sauces are among the company’s fastest-selling items in the hot sauce category, according to Blanford. Both are seeing velocities increase compared to previous 12 weeks by at least 25%. “We’ve also seen this growth in salad dressings within the natural channel. Flavors like sesame, tahini and tamari are providing authentic new flavors and incremental sales dollars to the category.” LOOKING PAST THE ‘PANDEMIC PANTRY’ Perhaps not surprisingly, the recent period of adjustment to coronavirus-related restrictions has resulted in a spike in sales of pantry staples, comfort foods, condiments and traditional dips such as ranch dressing. “Growth rates on typically slower selling items [have increased] more the further into the COVID-19 crisis we go, while high-velocity sellers peaked earlier,” Blanford said. “The focus by consumers has been a mix of what is available, as well as multi-use and family favorite flavors.” As an example, he notes that ranch sales have been higher in recent weeks than coleslaw in the refrigerated salad dressing category. Stockpiling, which began to accelerate during the second week of March, also is boosting sales of products such as dried herbs, cooking sauces and salad dressings. According to data from IRI and Spins, the four weeks ended March 23 saw refrigerated salad dressing growth rates above 20%, or 15 points above the preceding six-month growth rate. Dried herbs and sauces saw similar trajectories, both with growth rates above 25%.

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STORE BRANDS l DIPS & SEASONINGS While some of these forces may linger, marketers can get ahead of the curve by focusing on broader, more evergreen consumer trends. For example, the growing demand for ready-to-eat foods and convenience foods has been driving higher sales in the seasoning category, said NSMA’s Post, noting the benefit of using dried herbs as a quick flavor enhancer with little monetary or caloric expense. Using seasonings allows manufacturers to lower salt and sugar content of their products, while providing unique flavors to make a range of foods more appealing and satisfying for consumers, he said. Blanford agrees. “This year you can expect to see us drive the development of products that meet the consumer’s growing demand for better-for-you offerings,” he said. New launches will include a zero grams of added sugar ketchup under Litehouse Foods’ Organicville brand, a line of nonGMO freeze dried herbs under the Green Garden brand and a relaunch of Greek yogurt-based dressings offering lower calories and extra protein under the core Litehouse brand. NEW FORMULATIONS AND FORMATS While flavor experimentation may work well in dips and sauces, it is more challenging in tried-and-true pantry staples like condiments. The ketchup category, for example, has seen very little in the way of organic growth or innovation lately and continues to be dominated by Heinz, which has roughly 50% market share. “Retailers, every cycle, will come back and ask us what flavored ketchup we are working on,” says Renee Hicks, director of private brands at The Fremont Company in Fremont, Ohio. “For most people, ketchup is just ketchup. They don’t want us to mess with it.” When Walmart tried to inject some fun into the category with its promotional Nickelodeon Slime ketchup two summers ago, apparently even kids were not amused by the strange green product. “It did not sell well at all,” Hicks recalled. “Retailers will occasionally do well with smaller sizes or unique flavors on a limited basis, but it’s not enough to move the needle for the category.” Flavored ketchups inspired by international cuisines have increasingly appeared on restaurant menus, but thus far the trend has not spilled over into food service or retail, she added. Meanwhile, private label ketchup manufacturers continue to move away from using corn syrup in formulations and are mainly switching to cane sugar, which is often denoted on packaging as “natural.” The movement began with the introduction of the Heinz Simply brand years ago and has been gradually followed by store brands. “Some major retailers have converted whole portfolios, while others are in the process right now,” said Hicks. Store brands don’t generally widely advertise the shift, though some have introduced a redesigned label with a “made with sugar” ribbon or banner. “The new look tends to bring more attention than the formulation itself. Usually it comes with a sales increase,” said Hicks. Within the next two or 40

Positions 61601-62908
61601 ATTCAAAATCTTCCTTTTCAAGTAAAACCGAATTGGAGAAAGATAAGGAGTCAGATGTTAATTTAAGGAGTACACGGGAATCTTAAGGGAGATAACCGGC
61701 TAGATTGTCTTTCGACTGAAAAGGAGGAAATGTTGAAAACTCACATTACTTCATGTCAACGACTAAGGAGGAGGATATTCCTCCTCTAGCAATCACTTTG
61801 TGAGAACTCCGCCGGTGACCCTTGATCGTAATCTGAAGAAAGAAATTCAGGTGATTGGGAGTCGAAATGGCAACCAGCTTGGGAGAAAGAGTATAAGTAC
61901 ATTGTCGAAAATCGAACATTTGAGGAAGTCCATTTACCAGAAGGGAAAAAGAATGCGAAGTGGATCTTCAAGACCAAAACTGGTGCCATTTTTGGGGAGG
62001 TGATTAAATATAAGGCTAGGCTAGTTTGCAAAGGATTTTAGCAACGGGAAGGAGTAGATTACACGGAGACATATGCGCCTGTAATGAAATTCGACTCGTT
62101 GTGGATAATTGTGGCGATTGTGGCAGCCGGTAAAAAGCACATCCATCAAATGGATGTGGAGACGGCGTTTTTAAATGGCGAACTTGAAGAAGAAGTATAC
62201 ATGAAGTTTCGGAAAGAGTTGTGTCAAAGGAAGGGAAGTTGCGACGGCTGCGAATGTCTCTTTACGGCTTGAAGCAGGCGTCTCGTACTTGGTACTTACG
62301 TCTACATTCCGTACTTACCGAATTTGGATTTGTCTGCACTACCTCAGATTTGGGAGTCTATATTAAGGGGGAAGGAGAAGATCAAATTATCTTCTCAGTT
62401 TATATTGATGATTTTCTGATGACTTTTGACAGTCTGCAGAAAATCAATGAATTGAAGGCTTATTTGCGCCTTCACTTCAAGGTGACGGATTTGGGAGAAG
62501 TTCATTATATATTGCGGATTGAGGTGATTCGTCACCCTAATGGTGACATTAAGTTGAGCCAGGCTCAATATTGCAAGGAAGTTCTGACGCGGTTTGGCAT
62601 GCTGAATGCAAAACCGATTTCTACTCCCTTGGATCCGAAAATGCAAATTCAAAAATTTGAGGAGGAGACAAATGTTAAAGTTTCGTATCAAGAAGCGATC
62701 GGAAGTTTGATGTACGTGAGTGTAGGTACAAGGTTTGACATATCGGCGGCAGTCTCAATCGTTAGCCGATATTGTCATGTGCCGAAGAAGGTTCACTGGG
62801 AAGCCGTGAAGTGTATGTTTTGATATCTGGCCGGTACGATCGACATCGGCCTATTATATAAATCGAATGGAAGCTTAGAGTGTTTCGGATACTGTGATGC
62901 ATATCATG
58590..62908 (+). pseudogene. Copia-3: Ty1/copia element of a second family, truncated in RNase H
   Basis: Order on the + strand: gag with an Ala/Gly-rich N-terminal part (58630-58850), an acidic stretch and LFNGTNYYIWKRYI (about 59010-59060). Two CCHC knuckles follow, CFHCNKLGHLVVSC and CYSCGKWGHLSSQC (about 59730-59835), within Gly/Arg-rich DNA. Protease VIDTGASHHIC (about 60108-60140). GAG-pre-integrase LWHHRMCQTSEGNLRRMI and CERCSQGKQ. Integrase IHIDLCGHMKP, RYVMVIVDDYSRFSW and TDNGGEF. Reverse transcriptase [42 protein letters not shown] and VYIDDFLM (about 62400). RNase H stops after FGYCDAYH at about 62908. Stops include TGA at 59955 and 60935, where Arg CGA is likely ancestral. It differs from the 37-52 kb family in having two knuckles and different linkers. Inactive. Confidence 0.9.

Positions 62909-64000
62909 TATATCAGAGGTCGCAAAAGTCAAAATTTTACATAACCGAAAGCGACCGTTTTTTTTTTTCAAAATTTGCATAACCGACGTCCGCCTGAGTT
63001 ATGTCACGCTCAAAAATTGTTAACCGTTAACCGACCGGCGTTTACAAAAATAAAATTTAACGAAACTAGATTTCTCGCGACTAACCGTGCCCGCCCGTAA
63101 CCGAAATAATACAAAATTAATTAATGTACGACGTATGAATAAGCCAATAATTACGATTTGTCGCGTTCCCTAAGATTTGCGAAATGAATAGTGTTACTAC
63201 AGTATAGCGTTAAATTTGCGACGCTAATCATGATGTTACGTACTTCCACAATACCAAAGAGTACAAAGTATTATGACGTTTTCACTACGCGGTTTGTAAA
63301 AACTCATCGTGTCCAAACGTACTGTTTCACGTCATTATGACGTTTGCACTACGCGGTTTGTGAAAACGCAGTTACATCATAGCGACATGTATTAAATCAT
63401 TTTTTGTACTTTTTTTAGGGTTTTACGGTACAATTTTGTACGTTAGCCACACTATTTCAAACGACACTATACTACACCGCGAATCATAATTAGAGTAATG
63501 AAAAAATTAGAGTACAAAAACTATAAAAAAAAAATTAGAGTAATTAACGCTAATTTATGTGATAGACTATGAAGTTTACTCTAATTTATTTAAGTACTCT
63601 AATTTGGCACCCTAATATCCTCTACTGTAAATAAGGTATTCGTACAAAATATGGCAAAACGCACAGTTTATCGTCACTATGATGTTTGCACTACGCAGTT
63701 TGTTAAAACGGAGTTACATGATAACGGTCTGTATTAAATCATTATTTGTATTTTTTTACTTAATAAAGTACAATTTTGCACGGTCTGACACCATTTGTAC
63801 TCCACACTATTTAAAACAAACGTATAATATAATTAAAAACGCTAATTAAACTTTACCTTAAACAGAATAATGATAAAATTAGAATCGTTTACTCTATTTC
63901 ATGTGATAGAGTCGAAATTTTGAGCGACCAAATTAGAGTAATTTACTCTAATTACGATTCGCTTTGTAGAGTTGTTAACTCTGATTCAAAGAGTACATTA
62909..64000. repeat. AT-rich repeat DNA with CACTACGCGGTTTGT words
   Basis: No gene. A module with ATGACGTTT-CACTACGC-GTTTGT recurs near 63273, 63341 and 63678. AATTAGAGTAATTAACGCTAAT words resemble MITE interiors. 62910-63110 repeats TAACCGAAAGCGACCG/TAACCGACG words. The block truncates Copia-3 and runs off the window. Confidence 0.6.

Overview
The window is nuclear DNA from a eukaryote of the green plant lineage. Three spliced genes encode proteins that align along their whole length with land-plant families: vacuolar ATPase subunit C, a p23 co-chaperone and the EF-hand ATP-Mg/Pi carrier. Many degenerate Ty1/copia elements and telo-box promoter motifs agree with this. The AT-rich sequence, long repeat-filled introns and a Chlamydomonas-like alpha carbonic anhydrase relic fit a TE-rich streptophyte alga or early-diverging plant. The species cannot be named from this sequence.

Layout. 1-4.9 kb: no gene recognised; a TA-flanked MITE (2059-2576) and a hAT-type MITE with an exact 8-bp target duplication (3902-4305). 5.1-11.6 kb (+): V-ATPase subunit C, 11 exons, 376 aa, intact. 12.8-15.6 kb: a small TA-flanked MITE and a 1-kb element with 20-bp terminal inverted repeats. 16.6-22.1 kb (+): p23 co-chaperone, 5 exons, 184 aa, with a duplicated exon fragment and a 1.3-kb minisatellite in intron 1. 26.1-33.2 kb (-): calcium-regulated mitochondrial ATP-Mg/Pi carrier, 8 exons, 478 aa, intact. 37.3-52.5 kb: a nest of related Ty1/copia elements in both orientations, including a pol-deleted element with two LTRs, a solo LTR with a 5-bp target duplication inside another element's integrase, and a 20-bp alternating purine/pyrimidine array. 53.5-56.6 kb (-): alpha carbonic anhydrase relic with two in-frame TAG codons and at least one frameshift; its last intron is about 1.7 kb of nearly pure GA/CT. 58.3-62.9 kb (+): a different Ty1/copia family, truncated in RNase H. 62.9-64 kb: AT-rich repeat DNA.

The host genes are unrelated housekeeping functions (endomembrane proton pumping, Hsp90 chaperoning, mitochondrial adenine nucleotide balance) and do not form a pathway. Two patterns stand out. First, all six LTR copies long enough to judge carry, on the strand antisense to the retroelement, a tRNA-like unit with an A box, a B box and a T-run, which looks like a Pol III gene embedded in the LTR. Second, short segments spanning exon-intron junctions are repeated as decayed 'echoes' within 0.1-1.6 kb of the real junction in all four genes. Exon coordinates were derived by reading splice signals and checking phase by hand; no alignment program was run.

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three years, Heinz is expected to transition most or all of its products to the Simply Heinz brand, she added. Other private label manufacturers are looking to strike gold with new packaging formats. In April, Fine Italian Foods introduced Fratelli Mantova Italian Spray Dressing, a single SKU in Extra Virgin Olive Oil & Balsamic Vinegar, at various grocery chains. The first product of its kind, according to the company, it relies on a technology used by most cooking oil sprays. The proprietary bag-on-valve system allows the oil to be atomized without the use of chemicals, additives or emulsifying agents. The spray dressing will be added to Fratelli’s portfolio of 100% natural spray oils used for various cooking techniques and non-stick cooking applications. Fratelli Mantova’s new spray dressing offers a quicker and more efficient way to dress salads, and it also serves as an ideal finishing oil for pizzas and pastas, said Agron Kosova, manager at Fine Italian Foods in Naperville, Ill. “Typically the spray will use 90% less product than a traditional olive oil or oil-based dressing. Being a high-quality oil, consumers will enjoy the quality and flavor just as much.” The demand for new plant-based products and the push toward clean-label packaging will also provide marketers with new opportunities in categories like dips and sauces. Dollar sales of plant-based spreads, dips, sour cream and sauces grew 54% in the past year and 135% over the past two years, according to Spins data analyzed by the Good Foods Institute. Those numbers far exceeded the increases in dairy alternative categories like creamers and yogurt, per GFI. Even seasonings are getting in on the plant-based act. Earlier this year, Trader Joe’s introduced its Vegan Chicken-less Seasoning Salt, a mix of common flavorings used in roast chicken (minus the animal products) inspired by a cooking craze in Australia. Apparently, folks Down Under discovered the seasoning works particularly well when sprinkled over French Fries or fish and chips as an alternative to traditional shaker salts. SB

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How will Walmart’s Free Assembly fit in stores? Walmart’s new modern-looking private brand clothing Free Assembly is all about mixing and layering different items within the line, giving consumers the freedom to assemble a look all their own. It’s a clever idea, one that was two years in the making, and one that has this magazine curious how it will be merchandised in stores. For one, Walmart just announced a redesign that is decidedly easier on the eyes, where a brand like Free Assembly could have some fun. The question is how much fun, especially if it takes on a more flagship role in apparel? Let’s take a look:

All business. From a merchandising standpoint, the retailer’s private brands currently are pretty businesslike and uniform with island tables and rack signage.

The redesign. While the new stores are going to have a more digitally enabled experience, the aesthetics are getting an upgrade, too. Here, the departments show bold, classier signage that all of Walmart’s private brand apparel could stand to gain from — but especially Free Assembly.

Big potential. A recent visit to a Walmart in Skokie, Ill., wowed with more than a third of it dedicated to apparel. Throw in the footwear section, and the retailer clearly sees these categories as important. 42

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Easy shopping. Current private brands George, Terra & Sky, Time and Tru, and Wonder Nation all have a clean and easy-to-shop presentation in stores — definitely a benefit — but there’s clearly room to grow if they want to compete and become destination brands.